Thinking Like a Lawyer Abroad: Putting Justice into Legal Reasoning


Americans are taking new interest in legal reasoning. Thinking Like a Lawyer: A New Introduction to Legal Reasoning by Professor Frederick Schauer suggests why. According to Schauer, American legal methods often require decision-makers “to do something other than the right thing.” There has got to be a better way. Now comes a book that offers Americans opportunities to look into a world where legal methods help decision-makers do the right thing. According to Reinhard Zippelius in his newly translated Introduction to German Legal Methods, German legal methods help decision makers resolve legal problems “in a just and equitable manner.” This Article sets out what good legal methods do: help decide legal problems justly. It poses the puzzle: why does Schauer say legal methods challenge rather than support doing the right thing, when Zippelius does not? Relying on Schauer himself, the Article suggests an answer: neglect of legislation and law application and fixation on appellate law-making. It shows how German legal methods as described by Zippelius help decision makers to do the right thing.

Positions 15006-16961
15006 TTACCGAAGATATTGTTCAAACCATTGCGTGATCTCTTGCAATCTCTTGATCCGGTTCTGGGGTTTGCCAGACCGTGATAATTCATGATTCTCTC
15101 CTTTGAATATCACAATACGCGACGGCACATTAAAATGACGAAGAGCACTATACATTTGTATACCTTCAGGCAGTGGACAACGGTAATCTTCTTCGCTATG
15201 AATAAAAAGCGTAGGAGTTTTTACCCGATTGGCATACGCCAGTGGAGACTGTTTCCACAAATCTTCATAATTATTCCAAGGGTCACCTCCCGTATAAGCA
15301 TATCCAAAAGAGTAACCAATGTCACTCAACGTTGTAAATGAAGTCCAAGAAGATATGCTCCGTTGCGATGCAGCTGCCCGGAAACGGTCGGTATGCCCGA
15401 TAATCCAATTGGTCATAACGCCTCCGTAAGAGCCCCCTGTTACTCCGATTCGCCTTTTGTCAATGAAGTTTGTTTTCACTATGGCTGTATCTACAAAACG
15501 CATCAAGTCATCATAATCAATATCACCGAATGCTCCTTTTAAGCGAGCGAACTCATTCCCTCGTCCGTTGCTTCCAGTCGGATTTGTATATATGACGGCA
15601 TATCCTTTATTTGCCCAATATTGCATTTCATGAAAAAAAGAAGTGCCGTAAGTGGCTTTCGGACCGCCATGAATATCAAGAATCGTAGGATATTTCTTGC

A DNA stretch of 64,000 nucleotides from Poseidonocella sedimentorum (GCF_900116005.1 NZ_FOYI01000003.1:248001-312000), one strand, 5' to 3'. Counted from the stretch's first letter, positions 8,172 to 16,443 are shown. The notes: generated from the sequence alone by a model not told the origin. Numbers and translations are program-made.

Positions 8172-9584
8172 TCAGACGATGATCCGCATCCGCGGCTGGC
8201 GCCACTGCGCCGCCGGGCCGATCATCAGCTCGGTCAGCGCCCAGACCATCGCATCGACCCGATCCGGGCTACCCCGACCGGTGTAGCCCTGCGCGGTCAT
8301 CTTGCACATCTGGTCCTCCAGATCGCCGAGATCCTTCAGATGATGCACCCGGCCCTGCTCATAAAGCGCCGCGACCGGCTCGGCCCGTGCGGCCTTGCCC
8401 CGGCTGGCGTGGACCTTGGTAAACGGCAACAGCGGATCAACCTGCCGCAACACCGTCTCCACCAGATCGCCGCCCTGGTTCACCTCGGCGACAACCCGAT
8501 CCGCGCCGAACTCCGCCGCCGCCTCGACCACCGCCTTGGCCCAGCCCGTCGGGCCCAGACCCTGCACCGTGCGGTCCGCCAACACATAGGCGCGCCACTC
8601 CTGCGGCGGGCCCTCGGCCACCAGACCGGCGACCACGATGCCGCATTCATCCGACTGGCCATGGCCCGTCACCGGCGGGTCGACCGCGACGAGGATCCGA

Frederick Schauer, Reinhard Zippelius, Legal ethics, lawyering



James R. Maxeiner (University of Baltimore School of Law)



Publication details



All rights reserved

Peer Review

This article has not been peer reviewed.

File Checksums (MD5)

  • pdf: 7b324ba9bf709892cceb961e8203bd76